This report examines data across 11 chapters that provide a foundation from which the higher education community and its many stakeholders can draw insights, raise new questions, and make the case for why race and ethnicity still matter in American higher education. Download the Report >
Essays Illuminate Complexities around Race and Ethnicity in Higher Education
The data presented in Race and Ethnicity in Higher Education: A Status Report provides a comprehensive review of race and ethnicity in higher education. The report also includes four invited scholarly essays which explore key issues in higher education beyond what the data alone can show. In their essay, Walter Allen, Chantal Jones, and Channel McLewis provide insight into the problematic nature of racial and ethnic categories in higher education. Cecilia Rios-Aguilar and Regina Deil-Amen examine the role of community colleges in serving students of color. Sandy Baum unpacks the unique circumstances of student debt for African Americans. Kimberly Griffin explores the efforts that institutions can undertake to affect faculty diversity. Building upon the data presented in this report, these essays give further insight into race and ethnicity in higher education.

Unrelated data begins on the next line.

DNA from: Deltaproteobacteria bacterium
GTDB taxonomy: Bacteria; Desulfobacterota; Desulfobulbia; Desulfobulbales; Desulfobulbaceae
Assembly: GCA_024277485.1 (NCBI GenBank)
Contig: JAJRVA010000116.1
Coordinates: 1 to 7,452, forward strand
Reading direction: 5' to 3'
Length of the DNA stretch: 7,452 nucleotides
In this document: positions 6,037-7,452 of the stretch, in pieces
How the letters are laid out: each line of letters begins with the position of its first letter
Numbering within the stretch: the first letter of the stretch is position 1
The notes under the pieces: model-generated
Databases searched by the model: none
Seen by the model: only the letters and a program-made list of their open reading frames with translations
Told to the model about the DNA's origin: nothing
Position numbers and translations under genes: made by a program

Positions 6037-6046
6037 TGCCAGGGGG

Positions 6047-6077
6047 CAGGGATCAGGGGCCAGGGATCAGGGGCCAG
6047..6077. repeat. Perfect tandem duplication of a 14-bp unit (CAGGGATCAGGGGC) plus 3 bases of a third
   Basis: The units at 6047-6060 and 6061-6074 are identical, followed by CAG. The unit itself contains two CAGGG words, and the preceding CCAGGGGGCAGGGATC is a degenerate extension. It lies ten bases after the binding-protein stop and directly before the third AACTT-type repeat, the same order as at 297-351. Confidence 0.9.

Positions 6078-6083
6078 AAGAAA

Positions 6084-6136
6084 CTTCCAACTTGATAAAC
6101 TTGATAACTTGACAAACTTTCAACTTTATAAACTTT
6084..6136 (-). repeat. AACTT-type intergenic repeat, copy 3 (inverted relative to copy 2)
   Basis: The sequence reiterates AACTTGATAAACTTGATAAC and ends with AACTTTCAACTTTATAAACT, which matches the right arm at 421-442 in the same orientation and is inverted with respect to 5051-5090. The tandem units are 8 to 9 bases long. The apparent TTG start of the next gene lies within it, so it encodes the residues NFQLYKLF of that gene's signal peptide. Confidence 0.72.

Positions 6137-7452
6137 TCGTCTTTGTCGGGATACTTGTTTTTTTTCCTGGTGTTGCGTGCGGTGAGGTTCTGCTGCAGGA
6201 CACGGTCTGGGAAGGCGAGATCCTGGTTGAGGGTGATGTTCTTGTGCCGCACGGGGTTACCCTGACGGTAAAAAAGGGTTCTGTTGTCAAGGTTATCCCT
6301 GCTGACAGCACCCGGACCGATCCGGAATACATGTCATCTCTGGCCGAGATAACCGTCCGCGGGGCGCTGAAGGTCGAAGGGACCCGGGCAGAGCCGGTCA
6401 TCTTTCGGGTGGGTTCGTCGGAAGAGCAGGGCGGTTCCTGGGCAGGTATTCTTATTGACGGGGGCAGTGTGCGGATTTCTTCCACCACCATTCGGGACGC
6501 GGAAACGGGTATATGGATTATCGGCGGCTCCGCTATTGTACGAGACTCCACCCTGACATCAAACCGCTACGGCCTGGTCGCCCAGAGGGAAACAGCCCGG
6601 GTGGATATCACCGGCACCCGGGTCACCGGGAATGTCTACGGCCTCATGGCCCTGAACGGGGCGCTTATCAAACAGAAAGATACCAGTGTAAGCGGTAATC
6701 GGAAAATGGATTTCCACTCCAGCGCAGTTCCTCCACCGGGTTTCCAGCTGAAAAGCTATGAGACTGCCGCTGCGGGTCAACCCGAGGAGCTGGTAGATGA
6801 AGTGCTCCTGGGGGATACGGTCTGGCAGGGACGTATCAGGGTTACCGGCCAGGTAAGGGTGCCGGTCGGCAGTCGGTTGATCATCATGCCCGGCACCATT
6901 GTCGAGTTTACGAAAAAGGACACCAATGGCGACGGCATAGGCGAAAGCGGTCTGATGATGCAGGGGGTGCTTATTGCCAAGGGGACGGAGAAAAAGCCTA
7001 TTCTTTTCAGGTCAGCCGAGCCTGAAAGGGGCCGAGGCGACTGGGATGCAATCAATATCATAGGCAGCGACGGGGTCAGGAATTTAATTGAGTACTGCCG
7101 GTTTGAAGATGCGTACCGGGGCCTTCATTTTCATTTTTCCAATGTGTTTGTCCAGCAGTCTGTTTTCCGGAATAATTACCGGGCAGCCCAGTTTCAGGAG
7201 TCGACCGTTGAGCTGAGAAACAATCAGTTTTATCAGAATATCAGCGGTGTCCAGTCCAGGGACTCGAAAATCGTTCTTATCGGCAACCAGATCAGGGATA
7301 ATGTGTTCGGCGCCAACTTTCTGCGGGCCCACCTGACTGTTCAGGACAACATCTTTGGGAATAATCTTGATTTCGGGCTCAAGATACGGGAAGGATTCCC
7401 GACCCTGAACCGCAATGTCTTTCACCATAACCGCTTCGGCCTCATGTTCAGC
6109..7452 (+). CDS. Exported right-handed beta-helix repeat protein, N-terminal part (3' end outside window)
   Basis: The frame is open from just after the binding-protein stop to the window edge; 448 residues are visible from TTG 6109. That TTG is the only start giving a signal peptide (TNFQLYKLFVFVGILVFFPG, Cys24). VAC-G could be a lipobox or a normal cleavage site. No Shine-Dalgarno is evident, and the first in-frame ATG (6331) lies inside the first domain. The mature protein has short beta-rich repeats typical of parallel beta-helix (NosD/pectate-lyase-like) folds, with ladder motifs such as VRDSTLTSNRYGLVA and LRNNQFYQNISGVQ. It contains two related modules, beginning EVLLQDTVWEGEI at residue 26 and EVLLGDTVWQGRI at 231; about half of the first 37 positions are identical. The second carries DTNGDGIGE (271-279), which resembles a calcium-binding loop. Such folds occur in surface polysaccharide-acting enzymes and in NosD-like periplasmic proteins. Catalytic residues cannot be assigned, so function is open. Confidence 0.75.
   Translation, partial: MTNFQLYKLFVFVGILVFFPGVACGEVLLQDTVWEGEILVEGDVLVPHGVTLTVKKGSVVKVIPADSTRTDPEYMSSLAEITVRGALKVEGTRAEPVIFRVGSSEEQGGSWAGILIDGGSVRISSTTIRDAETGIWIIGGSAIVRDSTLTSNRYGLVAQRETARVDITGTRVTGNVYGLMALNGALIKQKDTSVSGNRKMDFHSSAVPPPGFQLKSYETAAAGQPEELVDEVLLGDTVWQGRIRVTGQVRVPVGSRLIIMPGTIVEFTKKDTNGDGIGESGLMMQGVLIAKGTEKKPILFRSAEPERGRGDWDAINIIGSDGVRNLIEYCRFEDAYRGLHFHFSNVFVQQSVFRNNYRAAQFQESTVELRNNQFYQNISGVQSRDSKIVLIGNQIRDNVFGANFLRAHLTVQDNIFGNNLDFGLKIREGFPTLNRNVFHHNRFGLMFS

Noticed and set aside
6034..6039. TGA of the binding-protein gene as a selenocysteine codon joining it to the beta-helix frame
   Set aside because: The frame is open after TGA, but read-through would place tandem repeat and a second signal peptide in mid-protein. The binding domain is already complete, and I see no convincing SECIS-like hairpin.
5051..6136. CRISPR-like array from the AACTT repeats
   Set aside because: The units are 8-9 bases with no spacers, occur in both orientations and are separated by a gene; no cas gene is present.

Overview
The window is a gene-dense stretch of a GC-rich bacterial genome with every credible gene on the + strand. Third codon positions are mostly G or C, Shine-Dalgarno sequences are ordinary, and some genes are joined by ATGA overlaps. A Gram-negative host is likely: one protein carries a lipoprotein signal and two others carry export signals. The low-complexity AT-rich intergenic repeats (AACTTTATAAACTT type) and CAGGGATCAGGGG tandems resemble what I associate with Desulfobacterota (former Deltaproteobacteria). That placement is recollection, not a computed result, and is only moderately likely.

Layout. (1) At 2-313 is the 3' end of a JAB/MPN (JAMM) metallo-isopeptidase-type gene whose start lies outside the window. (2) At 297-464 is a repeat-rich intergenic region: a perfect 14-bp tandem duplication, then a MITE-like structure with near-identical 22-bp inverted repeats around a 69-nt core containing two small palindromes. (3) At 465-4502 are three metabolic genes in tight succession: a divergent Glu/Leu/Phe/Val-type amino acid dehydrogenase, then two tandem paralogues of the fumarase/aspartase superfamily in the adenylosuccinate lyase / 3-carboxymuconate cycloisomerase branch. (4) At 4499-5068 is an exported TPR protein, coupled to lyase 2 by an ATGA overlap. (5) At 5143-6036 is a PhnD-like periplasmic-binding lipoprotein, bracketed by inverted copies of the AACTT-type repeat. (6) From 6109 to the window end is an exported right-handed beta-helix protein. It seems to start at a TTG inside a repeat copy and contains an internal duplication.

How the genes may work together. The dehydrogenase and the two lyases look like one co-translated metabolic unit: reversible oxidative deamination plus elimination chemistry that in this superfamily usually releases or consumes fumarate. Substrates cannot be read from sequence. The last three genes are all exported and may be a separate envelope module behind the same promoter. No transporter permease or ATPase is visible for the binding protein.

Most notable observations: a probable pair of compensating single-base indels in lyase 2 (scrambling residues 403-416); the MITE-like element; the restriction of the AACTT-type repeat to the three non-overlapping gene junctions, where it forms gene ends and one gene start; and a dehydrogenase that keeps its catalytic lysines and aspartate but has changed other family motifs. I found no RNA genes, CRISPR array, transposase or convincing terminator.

Minority serving institutions (MSIs) are an integral part of U.S. higher education, providing access to college for millions of students of color, many of whom are from low-income backgrounds and are the first in their family to attend college.
In 2015-16, 709 institutions met the eligibility requirements to receive federal MSI designation. Collectively, these institutions enrolled over 5 million undergraduate and graduate students. The number of MSIs will steadily increase as K-12 and college student populations continue to diversify. The important contributions of MSIs can be understood by their enrollment and outcomes data, which provide insight into the significant role MSIs serve in the lives of individuals, families, and communities.
of all undergraduates
at HSIs were Hispanic
of all undergraduates at TCUs
were American Indian or Alaska Native
Lorelle Espinosa, ACE vice president of research, and Jonathan Turk, ACE associate director of research, explain why ACE’s report on the state of race and ethnicity in higher education today is critical for those working to close persistent equity gaps – and make the case for why race still matters in American higher education.